Consumer Data Security

The U.S. needs a carefully crafted national standard for consumer data security and breach notification, instead of the current patchwork of state laws with conflicting data security standards and uneven procedures for notifying consumers in case of a security breach. Congress has considered numerous pieces of legislation on the topic in recent years, but concerns about policy and jurisdiction have prevented passage. A national data security law would ideally: be limited to cover only personal information that could be subject to criminal abuse (such as identity theft); avoid granting the Federal Trade Commission (FTC) extraordinary rulemaking powers to expand that definition (as we ensured with amendments to the 2011 SAFE Data Act); provide an exemption for encrypted or de-identified data; preempt the conflicting patchwork of state data security laws; and prohibit private lawsuits. State laws and regulations should follow similar strictures.

Pharmaceutical Marketing Research with Doctors

Critics of pharmaceutical and medical device companies' payments to health care professionals have driven regulation requiring public reporting of any payments from such companies to doctors (and nurses). Some policymakers have gone as far as to try to ban payments altogether, and some explicitly include marketing research payments for participation in marketing research studies. Manufacturers generally do not conduct research in any state that requires reporting of (or bans) payments, unless marketing research incentives have been explicitly excluded. The Insights Association has succesfully excluded respondent incentives for blinded marketing research in the District of Columbia, Massachusetts, Minnesota, and in the federal Physician Payments Sunshine Act. Since the passage of the Sunshine Act in 2010, states took a hiatus from pursuing new laws of this nature, until 2017. The Insights Association lobbies to exclude respondent incentives from any pending legislation and from existing state laws and regulations.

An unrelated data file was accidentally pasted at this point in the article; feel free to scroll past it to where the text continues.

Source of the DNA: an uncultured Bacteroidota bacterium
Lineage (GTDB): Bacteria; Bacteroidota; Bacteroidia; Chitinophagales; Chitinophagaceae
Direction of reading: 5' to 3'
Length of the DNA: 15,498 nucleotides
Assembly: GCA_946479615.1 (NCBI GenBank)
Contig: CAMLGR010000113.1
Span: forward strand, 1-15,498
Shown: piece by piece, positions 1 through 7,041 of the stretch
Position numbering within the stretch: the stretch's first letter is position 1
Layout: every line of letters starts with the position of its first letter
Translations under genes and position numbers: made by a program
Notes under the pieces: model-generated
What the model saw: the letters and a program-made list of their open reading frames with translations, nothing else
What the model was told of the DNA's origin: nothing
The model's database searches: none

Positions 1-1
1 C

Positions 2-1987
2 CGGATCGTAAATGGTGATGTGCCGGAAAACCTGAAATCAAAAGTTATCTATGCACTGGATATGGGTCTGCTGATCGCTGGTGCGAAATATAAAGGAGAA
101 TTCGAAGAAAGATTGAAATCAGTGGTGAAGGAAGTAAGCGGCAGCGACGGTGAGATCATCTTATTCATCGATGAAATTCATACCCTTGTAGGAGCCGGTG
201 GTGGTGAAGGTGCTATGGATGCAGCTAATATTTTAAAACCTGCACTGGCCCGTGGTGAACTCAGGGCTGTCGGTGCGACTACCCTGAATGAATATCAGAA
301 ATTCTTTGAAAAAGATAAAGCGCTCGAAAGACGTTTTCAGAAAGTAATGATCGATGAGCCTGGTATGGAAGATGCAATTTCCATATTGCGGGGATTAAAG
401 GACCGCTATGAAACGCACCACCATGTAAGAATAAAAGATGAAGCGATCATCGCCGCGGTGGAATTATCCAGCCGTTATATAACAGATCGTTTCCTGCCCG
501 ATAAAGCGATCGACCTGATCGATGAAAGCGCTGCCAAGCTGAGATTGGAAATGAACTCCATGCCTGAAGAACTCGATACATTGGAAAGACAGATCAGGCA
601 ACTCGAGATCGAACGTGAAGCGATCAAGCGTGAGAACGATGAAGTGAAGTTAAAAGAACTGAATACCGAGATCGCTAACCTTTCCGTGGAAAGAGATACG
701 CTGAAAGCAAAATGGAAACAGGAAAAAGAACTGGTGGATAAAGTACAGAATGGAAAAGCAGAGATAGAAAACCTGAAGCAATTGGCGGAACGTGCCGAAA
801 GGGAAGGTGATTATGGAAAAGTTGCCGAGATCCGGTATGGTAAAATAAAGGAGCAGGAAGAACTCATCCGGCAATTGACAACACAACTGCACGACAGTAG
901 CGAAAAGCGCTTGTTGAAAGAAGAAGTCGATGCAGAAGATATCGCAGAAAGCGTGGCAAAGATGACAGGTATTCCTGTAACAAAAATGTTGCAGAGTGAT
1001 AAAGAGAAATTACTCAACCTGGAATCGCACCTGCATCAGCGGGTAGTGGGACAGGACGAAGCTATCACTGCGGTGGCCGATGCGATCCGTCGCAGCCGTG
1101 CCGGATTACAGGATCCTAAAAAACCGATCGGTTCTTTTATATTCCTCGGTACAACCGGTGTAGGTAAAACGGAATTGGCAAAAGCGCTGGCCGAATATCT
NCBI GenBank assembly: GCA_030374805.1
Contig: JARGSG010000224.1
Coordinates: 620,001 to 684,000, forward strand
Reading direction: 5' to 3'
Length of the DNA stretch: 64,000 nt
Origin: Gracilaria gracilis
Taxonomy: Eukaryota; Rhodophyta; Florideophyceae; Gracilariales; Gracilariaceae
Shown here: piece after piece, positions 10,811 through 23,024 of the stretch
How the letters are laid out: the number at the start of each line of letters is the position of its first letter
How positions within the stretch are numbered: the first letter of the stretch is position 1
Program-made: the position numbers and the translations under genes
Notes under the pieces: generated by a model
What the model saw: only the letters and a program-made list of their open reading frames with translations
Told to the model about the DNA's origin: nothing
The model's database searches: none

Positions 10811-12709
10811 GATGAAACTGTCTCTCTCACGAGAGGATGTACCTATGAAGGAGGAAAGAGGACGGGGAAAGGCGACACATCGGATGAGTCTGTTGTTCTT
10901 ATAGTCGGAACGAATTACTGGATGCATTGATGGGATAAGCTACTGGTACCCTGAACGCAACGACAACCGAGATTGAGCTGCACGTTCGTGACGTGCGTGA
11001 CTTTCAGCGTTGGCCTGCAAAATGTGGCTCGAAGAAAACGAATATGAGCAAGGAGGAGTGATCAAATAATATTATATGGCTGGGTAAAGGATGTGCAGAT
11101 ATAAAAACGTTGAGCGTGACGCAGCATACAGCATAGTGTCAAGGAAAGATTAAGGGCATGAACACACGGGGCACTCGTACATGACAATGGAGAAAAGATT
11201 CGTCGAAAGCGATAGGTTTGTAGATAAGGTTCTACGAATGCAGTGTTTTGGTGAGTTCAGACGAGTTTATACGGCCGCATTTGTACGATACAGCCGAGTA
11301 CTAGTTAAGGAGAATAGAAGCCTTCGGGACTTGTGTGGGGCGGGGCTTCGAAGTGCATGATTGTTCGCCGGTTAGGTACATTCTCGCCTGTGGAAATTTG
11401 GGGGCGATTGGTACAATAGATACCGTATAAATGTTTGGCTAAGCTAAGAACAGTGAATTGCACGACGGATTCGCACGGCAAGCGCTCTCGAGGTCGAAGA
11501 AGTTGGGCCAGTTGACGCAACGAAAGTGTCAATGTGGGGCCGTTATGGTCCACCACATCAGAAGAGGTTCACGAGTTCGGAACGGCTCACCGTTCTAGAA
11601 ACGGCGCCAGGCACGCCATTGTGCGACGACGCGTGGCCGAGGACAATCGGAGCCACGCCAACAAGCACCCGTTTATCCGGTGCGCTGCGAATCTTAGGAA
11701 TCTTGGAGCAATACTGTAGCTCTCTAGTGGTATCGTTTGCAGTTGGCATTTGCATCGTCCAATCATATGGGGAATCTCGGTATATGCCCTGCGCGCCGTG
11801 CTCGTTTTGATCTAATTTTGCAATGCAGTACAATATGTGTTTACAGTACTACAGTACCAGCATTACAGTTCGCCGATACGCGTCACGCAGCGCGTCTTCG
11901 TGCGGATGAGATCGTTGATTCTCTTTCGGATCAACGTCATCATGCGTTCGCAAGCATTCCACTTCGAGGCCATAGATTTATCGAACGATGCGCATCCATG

Class Action Lawsuit Reform

The marketing research and analytics industry faces an escalating threat of class action litigation, most prominently regarding the TCPA, as well as data privacy and data security concerns. Serial plaintiffs are preying on companies and making a mockery of the U.S. justice system. We support reform of class action litigation, such as the Fairness in Class Action Litigation and Furthering Asbestos Claim Transparency Act (FICALA) (H.R. 985).